A Swiss grocer doubles down on efficiency by filling orders for convenience stores and supermarkets from a single DC.
Migros, a large Swiss retail and supermarket chain, has long operated a national distribution center in Suhr, Switzerland. The highly automated operation fills orders for more than 600 grocery stores using automated storage and retrieval systems (AS/RS) and several types of goods-to-person picking systems.
In addition to the supermarkets, Migros owns a 300-unit convenience store chain known as migrolino. Located in railway stations, gas stations, and other high-traffic locations, the migrolino stores are typically 1,000- to 1,700-square-foot outlets that stay open 365 days a year and stock over 3,000 different items, including dry goods, perishable goods, fruits and vegetables, and tobacco, alcohol, and other nonfood products.
A few years back, the migrolino business had grown to the point where it required a change in distribution model. The parent company's solution was to bring convenience store distribution into the same automated facility that serves the larger stores. But merging the two operations would require upgrades to the DC's existing systems as well as extensive integration work.
To tackle the project, Migros turned to Germany-based Witron, a full-service material handling design and systems supplier. Witron had originally installed most of the facility's automated equipment, so it was a natural choice for Migros to call the supplier in to update its existing technology and design a system that could meet the needs of both businesses while accommodating a doubling of migrolino's picking volume.
"As we have had very good experiences with the high-performance logistics system 'Future COM' [case order machine] from Witron in the existing Migros distribution center, this decision was made very quickly," said Alexander Schweizer, project manager, in prepared remarks. "It was also important for us to completely link both businesses."
That linking now allows for order picking for both types of stores to be done from the same pool of inventory, eliminating redundancy while improving efficiency.
Today, the facility uses four Witron processing modules: OPM (order picking machinery) for fully automated case picking, a DPS (dynamic picking system) for selecting small items and less-than-case quantities, an ATS (automated tote system) for handling crates and totes, and a fully automated dispatch buffer. As part of the project, Witron also modified the warehouse management system (WMS) that directs operations in the facility in order to accommodate additional customers and the new processes.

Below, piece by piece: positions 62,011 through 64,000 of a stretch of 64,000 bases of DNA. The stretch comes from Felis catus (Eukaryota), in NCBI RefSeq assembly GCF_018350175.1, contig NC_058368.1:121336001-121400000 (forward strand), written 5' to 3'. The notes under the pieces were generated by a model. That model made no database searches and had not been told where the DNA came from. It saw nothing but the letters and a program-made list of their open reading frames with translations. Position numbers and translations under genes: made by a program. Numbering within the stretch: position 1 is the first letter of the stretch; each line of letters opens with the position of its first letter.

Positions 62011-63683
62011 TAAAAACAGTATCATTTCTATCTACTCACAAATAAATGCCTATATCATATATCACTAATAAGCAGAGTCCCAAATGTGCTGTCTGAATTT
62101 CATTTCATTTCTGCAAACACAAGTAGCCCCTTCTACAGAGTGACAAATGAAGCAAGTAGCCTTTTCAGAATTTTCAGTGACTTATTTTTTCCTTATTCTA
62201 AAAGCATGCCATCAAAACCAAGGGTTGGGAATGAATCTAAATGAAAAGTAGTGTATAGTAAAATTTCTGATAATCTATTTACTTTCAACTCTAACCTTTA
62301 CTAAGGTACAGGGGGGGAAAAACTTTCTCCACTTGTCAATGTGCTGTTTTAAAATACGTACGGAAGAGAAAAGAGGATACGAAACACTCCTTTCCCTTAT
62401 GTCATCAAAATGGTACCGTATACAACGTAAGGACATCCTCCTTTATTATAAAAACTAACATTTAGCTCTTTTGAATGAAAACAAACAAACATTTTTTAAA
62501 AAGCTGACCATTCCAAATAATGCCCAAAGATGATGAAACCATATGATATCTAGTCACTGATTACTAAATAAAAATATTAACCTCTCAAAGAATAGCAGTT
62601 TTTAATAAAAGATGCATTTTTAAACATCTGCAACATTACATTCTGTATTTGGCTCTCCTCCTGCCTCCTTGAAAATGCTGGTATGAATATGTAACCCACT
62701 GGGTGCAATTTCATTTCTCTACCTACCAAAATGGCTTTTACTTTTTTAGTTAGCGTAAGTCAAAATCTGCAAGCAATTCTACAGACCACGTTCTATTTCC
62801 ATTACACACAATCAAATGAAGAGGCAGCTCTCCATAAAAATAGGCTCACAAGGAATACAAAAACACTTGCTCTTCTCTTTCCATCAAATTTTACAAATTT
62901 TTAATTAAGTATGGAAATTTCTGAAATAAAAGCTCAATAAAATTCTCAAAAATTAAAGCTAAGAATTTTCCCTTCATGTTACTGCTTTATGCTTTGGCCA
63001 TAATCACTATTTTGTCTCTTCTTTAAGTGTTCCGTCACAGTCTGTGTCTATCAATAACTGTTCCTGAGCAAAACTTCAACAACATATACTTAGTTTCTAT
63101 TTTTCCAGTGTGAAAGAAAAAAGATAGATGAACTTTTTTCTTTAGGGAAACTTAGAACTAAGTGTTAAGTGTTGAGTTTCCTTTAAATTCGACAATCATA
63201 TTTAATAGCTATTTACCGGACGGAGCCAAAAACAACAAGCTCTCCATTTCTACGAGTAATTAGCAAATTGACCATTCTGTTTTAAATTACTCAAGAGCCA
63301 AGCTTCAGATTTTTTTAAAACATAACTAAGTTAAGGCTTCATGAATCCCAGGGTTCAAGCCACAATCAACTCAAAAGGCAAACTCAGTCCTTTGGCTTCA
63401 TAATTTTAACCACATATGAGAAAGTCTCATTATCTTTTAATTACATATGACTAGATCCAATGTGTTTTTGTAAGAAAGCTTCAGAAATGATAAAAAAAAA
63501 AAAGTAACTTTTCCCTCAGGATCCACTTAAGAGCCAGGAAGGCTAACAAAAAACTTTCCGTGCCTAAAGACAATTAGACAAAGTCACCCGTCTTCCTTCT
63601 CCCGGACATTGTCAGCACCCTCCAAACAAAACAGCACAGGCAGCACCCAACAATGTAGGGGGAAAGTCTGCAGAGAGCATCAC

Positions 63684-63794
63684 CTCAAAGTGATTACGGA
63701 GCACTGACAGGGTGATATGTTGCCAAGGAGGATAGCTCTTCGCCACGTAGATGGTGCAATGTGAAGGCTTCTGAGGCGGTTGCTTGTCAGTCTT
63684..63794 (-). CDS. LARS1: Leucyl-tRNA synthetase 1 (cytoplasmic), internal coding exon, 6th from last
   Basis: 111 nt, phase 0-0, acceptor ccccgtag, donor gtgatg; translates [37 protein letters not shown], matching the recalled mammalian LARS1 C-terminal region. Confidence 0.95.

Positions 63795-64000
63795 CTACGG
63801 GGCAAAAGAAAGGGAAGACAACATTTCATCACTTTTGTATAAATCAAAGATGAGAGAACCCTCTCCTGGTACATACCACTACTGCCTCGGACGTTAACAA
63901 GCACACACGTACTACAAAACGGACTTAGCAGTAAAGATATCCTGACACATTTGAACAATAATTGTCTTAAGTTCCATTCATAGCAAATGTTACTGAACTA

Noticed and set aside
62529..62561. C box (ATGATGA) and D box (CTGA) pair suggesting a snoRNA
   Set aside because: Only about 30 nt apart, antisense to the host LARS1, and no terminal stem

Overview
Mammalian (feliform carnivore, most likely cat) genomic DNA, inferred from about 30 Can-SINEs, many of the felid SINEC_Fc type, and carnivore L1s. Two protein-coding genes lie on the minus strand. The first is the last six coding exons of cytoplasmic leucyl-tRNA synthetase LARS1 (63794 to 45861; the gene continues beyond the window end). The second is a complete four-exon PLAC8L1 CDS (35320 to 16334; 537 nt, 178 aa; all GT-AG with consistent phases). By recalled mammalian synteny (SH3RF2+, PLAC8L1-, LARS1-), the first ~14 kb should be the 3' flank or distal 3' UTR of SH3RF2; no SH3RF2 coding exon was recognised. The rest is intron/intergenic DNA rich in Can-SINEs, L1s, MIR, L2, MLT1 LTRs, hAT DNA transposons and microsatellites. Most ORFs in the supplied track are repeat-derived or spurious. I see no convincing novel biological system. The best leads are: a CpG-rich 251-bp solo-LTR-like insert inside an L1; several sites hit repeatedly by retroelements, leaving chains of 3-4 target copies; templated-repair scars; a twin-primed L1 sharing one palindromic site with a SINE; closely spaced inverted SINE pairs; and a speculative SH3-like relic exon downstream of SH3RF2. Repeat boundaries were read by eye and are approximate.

As a result of the upgrades, the facility now has the capacity to handle a daily volume of 118,000 picks, with room to grow. There are operational benefits as well: The centralization and automation has minimized the number of deliveries to each migrolino store. It has also streamlined just-in-time delivery of perishable goods and helped optimize trailer loading, which reduces transportation costs.
Overall, when compared with the previous setup, the upgraded systems are more flexible in selecting customer assortments. They also provide for higher picking speeds and accommodate a higher flow-through of products for the migrolino business. In addition, the system design assures that the company will be able to store and process more products in the future without expanding the facility's footprint.
About the Author
David Maloney has been a journalist for more than 35 years and is currently the editorial director for DC Velocity and Supply Chain Quarterly magazines. In this role, he is responsible for the editorial content of both brands of Agile Business Media. Dave joined DC Velocity in April of 2004. Prior to that, he was a senior editor for Modern Materials Handling magazine. Dave also has extensive experience as a broadcast journalist. Before writing for supply chain publications, he was a journalist, television producer and director in Pittsburgh. Dave combines a background of reporting on logistics with his video production experience to bring new opportunities to DC Velocity readers, including web videos highlighting top distribution and logistics facilities, webcasts and other cross-media projects. He continues to live and work in the Pittsburgh area.
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